(At this week's meeting of the Board of Trustees of Winneshiek Medical Center, a writing was shared by the consulting firm of McKinsey and Company (www.mckinsey.com). We thought it was an appropriate message to pass along during the COVID-19 pandemic):
"In routine emergencies, experience is perhaps the most valuable quality that leaders bring. But in novel, landscape-scale crises, character is of the utmost importance. Crisis-response leaders must be able to unify teams behind a single purpose and frame questions for them to investigate. The best will display several qualities. One is 'deliberate calm,' the ability to detach from a fraught situation and think clearly about how one will navigate it. Deliberate calm is most often found in well-grounded individuals who possess humility, but not helplessness.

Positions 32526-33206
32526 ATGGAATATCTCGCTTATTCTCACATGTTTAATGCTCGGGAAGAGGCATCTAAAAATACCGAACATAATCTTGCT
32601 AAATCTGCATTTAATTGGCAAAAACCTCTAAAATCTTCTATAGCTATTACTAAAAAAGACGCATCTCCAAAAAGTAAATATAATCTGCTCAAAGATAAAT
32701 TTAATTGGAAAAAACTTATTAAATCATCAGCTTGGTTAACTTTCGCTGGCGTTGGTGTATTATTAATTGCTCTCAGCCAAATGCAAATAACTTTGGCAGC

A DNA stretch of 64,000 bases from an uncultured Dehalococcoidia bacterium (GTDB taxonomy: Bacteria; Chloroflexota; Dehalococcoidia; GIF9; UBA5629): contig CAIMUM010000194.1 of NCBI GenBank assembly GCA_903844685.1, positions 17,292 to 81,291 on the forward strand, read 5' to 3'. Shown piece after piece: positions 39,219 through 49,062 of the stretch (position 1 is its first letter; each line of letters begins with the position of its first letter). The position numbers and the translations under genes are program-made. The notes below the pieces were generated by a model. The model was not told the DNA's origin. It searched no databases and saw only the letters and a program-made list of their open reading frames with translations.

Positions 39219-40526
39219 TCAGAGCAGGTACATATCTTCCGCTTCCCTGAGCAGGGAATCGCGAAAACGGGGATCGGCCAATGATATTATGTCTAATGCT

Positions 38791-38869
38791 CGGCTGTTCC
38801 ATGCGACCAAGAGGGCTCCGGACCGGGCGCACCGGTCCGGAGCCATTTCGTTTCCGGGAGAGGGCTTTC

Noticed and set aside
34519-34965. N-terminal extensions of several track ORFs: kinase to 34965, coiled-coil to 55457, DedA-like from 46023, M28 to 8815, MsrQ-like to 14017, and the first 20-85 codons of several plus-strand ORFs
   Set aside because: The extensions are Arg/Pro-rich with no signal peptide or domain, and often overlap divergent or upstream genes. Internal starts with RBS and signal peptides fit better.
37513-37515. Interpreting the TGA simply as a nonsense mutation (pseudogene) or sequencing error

Another important quality is 'bounded optimism,' or confidence combined with realism. Early in a crisis, if leaders display excessive confidence in spite of obviously difficult conditions, they can lose credibility. It is more effective for leaders to project confidence that the organization will find a way through its tough situation but also show that they recognize the crisis' uncertainty and have begun to grapple with it by collecting more information. When the crisis has passed, then optimism will be more beneficial (and can be far less bounded)."